Reconciling Past and Future Rainfall Trends over East Africa

Friday, 19 December 2014
Dave Rowell1, Ben Booth1, Sharon E Nicholson2 and Peter Good1, (1)Met Office Hadley Centre, Exeter, United Kingdom, (2)Florida State University, Tallahassee, FL, United States
It is well known that rainfall during the East African Long Rains season has declined over recent decades, whereas the majority of climate models predict an increase due to anthropogenic carbon emissions. This raises questions about either the reliability of the model projections, or when we might expect this drought to turn to more abundant rainfall and perhaps more frequent flooding.

We first list all hypotheses that may conceivably explain this paradox, our aim being to include all possibilities regardless of preconceptions as to their likelihood:
• A: The recent observed trend is due to poor quality data.
• B: The projected trend arises from poor modelling of key processes.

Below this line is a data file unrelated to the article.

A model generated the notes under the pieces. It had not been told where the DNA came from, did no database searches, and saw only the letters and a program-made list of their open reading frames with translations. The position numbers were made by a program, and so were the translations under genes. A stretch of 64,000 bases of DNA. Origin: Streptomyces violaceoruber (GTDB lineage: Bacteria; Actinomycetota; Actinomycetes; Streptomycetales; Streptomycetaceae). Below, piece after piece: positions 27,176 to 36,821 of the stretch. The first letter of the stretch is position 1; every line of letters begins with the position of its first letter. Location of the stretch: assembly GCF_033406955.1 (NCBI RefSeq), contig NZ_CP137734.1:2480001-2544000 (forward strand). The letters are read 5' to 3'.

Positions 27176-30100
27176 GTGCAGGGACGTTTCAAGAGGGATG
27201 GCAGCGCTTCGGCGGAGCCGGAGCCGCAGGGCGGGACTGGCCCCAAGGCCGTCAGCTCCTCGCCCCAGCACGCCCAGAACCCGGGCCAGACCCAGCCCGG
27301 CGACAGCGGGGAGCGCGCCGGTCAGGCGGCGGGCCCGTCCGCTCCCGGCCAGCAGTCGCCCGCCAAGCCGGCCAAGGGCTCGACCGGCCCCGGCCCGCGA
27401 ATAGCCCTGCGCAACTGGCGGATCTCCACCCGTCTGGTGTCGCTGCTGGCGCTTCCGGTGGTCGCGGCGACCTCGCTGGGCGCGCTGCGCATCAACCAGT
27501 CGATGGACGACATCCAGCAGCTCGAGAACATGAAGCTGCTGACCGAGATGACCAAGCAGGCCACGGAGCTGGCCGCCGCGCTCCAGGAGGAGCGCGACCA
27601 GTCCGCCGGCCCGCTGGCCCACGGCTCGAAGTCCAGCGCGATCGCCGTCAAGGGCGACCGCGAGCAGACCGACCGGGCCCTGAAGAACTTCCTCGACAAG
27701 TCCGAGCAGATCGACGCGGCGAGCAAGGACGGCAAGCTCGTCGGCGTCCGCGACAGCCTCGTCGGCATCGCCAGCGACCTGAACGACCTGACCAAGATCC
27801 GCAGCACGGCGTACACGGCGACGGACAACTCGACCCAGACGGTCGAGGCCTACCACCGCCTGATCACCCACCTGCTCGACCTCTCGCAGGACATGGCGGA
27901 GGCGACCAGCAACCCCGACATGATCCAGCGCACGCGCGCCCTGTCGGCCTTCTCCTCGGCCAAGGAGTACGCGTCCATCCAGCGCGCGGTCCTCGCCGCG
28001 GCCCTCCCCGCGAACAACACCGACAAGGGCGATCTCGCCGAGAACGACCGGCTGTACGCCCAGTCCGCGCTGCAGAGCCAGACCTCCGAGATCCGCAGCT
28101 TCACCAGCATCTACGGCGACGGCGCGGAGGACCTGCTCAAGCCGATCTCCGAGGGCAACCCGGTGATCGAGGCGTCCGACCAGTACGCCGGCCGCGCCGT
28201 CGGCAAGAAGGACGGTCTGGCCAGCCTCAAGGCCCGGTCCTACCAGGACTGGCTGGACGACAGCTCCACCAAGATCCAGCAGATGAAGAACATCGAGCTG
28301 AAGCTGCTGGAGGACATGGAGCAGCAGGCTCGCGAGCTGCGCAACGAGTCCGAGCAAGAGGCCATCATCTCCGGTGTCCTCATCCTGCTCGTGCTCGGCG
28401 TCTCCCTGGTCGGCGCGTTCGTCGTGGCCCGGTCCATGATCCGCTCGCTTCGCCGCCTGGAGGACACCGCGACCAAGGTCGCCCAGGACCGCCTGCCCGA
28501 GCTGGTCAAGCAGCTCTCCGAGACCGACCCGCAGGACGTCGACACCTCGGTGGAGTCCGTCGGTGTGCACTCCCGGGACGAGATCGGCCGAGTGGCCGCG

• C: Trends are due to natural variability.
• D: The balance between competing forcings is changing, with the past trend driven by aerosol emissions and the future trend driven by carbon emissions.
• E: The past trend has been driven by land-use changes.
• F: The mechanistic response to CO2 emissions is non-linear.
• Some combination of the above.

Regarding A, there is good observational evidence for a recent downward trend in rainfall. Regarding B, careful and substantial further research is essential to confidently refute or accept this idea.

The possibility that the observed trend is due to natural variability (C) is assessed using two approaches. Both suggest that the recent Long Rains droughts are either due to a very unusual natural event of the climate system, or (more likely) are at least partly due to anthropogenic forcing. Hypothesis D, that the recent observed rainfall trend may be due to anthropogenic aerosol emissions, eg. from Asia, is investigated using CMIP5 sensitivity experiments. These reveal a significant, but highly model-dependent, impact on SST trends over the Indian and Pacific Oceans, which are thought to have caused the recent Long Rains droughts. Other CMIP5 experiments suggest that land-use changes are unlikely to have caused the recent droughts, and that the response to CO2 forcing over East Africa is not substantially non-linear (Hypotheses E and F).

Further work should therefore focus on improving the modelling of aerosol impacts on regional rainfall changes and on providing a well-considered ‘expert judgement’ of the reliability of the model’s projections for the coming century.